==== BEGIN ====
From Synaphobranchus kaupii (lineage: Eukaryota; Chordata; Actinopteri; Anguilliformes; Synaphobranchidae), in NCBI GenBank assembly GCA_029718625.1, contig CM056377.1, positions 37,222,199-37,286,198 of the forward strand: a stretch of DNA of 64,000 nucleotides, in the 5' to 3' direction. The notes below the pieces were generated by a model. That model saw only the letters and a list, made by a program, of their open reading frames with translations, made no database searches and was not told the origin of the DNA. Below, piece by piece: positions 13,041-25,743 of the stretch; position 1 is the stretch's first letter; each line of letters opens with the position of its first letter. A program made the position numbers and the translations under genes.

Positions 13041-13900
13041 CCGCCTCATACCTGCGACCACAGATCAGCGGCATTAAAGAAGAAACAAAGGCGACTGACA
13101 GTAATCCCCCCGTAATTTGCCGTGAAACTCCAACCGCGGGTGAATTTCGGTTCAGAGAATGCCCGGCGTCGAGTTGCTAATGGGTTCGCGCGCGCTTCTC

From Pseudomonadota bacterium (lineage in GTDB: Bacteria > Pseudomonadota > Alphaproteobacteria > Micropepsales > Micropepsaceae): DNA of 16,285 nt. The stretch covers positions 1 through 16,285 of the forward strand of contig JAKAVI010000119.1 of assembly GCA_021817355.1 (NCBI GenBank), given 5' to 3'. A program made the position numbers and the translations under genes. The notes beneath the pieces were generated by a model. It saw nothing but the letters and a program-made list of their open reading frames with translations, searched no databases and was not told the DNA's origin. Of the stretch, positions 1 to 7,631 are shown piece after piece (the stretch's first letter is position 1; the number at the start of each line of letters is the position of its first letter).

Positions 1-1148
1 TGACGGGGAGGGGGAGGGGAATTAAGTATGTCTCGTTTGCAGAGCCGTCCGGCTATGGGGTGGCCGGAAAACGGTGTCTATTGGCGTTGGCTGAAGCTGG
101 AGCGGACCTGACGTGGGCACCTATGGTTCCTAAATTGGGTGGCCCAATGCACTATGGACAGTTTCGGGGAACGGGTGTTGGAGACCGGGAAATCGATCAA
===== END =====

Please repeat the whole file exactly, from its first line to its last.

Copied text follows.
From Synaphobranchus kaupii (lineage: Eukaryota; Chordata; Actinopteri; Anguilliformes; Synaphobranchidae), in NCBI GenBank assembly GCA_029718625.1, contig CM056377.1, positions 37,222,199-37,286,198 of the forward strand: a stretch of DNA of 64,000 nucleotides, in the 5' to 3' direction. The notes below the pieces were generated by a model. That model saw only the letters and a list, made by a program, of their open reading frames with translations, made no database searches and was not told the origin of the DNA. Below, piece by piece: positions 13,041-25,743 of the stretch; position 1 is the stretch's first letter; each line of letters opens with the position of its first letter. A program made the position numbers and the translations under genes.

Positions 13041-13900
13041 CCGCCTCATACCTGCGACCACAGATCAGCGGCATTAAAGAAGAAACAAAGGCGACTGACA
13101 GTAATCCCCCCGTAATTTGCCGTGAAACTCCAACCGCGGGTGAATTTCGGTTCAGAGAATGCCCGGCGTCGAGTTGCTAATGGGTTCGCGCGCGCTTCTC

From Pseudomonadota bacterium (lineage in GTDB: Bacteria > Pseudomonadota > Alphaproteobacteria > Micropepsales > Micropepsaceae): DNA of 16,285 nt. The stretch covers positions 1 through 16,285 of the forward strand of contig JAKAVI010000119.1 of assembly GCA_021817355.1 (NCBI GenBank), given 5' to 3'. A program made the position numbers and the translations under genes. The notes beneath the pieces were generated by a model. It saw nothing but the letters and a program-made list of their open reading frames with translations, searched no databases and was not told the DNA's origin. Of the stretch, positions 1 to 7,631 are shown piece after piece (the stretch's first letter is position 1; the number at the start of each line of letters is the position of its first letter).

Positions 1-1148
1 TGACGGGGAGGGGGAGGGGAATTAAGTATGTCTCGTTTGCAGAGCCGTCCGGCTATGGGGTGGCCGGAAAACGGTGTCTATTGGCGTTGGCTGAAGCTGG
101 AGCGGACCTGACGTGGGCACCTATGGTTCCTAAATTGGGTGGCCCAATGCACTATGGACAGTTTCGGGGAACGGGTGTTGGAGACCGGGAAATCGATCAA